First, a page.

Home Accessibility Ryerson reveals information from first-ever Student Diversity Self-ID Report

Ryerson reveals information from first-ever Student Diversity Self-ID Report

by Jonathan Bradley

This data is meant to move Ryerson closer to its goal of providing a more inclusive education

three people sit on red chairs in a circle listening intently to one another
Ryerson’s first-ever Student Diversity Self-ID Report shares a snapshot of the diversity among students while highlighting the programs where greater representation and inclusion are needed (Ryerson University).

Ryerson University has decided to publicize a first glimpse of the 2019 Student Diversity Self-ID Report, according to a press release issued on Tuesday. 

Ryerson’s vice-president of equity and community inclusion, Denise O’Neil Green, said in the release that this information shows the diversity of Ryerson students, while identifying the gaps in representation in its programs. 

“With this data, we have a snapshot and baseline from which to measure further progress toward equity, diversity and inclusion,” said O’Neil Green. “As leaders in equity, diversity and inclusion among universities, we recognize there is more work to be done in improving access to post-secondary education.”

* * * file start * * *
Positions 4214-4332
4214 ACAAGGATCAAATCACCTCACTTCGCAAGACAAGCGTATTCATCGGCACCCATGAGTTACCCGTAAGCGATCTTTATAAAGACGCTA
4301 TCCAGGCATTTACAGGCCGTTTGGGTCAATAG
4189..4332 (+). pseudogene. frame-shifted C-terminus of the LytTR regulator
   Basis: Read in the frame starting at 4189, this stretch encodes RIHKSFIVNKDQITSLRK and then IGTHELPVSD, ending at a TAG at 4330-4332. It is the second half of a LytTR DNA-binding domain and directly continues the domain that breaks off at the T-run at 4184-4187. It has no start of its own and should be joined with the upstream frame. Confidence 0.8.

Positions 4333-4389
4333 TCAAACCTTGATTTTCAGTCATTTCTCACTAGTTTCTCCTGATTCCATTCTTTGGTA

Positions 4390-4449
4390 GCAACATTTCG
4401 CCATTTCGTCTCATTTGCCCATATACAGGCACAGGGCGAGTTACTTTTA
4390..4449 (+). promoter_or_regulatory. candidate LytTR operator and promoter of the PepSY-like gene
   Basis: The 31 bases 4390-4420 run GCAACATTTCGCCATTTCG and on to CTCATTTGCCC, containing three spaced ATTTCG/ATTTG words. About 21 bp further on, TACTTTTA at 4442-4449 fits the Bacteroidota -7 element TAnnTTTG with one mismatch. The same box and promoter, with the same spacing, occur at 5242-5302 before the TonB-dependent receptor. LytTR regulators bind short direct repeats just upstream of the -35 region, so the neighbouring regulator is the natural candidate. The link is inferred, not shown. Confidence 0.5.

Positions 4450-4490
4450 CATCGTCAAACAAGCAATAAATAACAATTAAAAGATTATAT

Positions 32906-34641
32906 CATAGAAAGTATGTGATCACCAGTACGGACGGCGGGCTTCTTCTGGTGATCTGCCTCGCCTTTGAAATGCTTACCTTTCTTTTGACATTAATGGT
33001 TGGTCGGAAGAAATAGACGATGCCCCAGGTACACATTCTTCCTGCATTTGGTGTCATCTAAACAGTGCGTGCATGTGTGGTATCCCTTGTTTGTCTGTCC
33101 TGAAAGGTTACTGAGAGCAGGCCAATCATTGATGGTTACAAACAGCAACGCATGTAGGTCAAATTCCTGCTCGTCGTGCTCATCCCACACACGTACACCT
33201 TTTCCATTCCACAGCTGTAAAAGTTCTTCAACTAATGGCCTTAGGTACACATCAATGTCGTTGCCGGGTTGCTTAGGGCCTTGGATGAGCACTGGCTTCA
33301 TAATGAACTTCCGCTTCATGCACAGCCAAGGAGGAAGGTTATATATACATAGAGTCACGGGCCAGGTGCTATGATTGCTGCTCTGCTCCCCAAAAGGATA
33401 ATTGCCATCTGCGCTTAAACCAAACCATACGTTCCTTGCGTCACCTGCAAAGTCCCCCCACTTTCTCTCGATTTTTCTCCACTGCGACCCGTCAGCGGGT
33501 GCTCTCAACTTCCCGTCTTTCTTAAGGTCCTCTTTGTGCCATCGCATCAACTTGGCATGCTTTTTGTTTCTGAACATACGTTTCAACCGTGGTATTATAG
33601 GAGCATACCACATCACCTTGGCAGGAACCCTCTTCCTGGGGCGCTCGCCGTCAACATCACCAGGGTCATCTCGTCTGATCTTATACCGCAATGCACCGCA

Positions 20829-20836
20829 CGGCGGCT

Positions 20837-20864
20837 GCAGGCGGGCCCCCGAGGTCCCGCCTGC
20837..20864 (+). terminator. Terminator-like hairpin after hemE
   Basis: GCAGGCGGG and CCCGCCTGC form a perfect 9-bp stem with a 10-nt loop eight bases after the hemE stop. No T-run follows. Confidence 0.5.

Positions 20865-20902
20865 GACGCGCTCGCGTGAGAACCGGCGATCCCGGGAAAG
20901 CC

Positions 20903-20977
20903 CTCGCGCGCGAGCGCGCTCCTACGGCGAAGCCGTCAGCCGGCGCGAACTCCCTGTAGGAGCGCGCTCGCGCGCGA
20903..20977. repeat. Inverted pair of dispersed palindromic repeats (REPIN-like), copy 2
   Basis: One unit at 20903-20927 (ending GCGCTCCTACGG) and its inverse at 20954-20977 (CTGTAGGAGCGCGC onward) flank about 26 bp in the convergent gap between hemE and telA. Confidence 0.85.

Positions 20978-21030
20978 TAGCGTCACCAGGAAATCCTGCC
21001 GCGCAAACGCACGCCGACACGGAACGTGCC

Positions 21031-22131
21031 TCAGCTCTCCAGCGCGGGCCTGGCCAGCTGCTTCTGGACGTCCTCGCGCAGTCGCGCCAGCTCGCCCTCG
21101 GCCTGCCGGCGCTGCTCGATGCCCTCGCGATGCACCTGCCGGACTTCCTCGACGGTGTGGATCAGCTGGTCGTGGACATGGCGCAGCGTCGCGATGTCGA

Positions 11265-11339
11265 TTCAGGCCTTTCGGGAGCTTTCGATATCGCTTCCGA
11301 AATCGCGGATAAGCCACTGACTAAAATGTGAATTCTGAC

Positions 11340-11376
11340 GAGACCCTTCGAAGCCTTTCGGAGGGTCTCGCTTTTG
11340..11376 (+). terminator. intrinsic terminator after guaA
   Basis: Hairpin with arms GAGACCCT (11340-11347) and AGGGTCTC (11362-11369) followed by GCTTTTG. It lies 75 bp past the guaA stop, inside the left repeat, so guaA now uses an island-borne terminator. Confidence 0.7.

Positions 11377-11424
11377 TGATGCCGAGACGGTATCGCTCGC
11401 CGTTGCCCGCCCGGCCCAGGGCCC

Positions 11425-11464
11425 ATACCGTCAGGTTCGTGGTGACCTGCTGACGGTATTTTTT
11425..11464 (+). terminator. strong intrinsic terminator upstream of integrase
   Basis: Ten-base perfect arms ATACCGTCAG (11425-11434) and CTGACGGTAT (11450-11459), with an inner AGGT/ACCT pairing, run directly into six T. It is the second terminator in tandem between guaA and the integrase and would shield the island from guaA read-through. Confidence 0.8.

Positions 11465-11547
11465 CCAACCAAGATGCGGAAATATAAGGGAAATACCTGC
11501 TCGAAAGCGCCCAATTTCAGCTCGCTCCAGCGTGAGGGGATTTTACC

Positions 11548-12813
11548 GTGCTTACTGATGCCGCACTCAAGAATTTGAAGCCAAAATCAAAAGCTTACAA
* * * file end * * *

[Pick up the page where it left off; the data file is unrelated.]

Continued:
O’Neil Green said in the release that Ryerson was able to gather this information because of students, who shared confidential information about their social locations and identities through an online questionnaire. The release went on to say that by sharing that information the students have made it possible for Ryerson to enhance their university experience and better support their success by advancing inclusion. 

O’Neil Green said when comparing student equity groups with the GTA or Ontario population, some areas are reflected in a positive light and others are not. 

While women make up 52 per cent of the Greater Toronto Area/Ontario population, they make up 55 per cent of Ryerson undergraduate students and 54 per cent of graduate students. 

However, while racialized people make up 51 per cent of the GTA/Ontario population, they make up just 48 per cent of Ryerson undergraduate students and just 39 per cent of graduate students. 

People with disabilities make up seven per cent of Ryerson undergraduate students and six per cent of graduate students. But among the broader GTA/Ontario population, there are 20 per cent who identify as people with disabilities. 

The survey also found there are smaller percentages of both Indigenous peoples and LGBTQ2S+ peoples at Ryerson than in the population at large.

O’Neil Green said Ryerson has compiled this data because the community had been asking for a student version. 

“Because of our shared commitment to inclusive excellence, we know that this data will inform honest conversations and important work, at all levels of the university, to address systemic inequities that persist,” she said. “Our faculties and programs will only grow stronger as we take deliberate action to increase opportunity and access for our current and future students.” 

The full report is to be released by the end of the winter semester.

This article may have been created with the use of AI software such as Google Docs, Grammarly, and/or Otter.ai for transcription.

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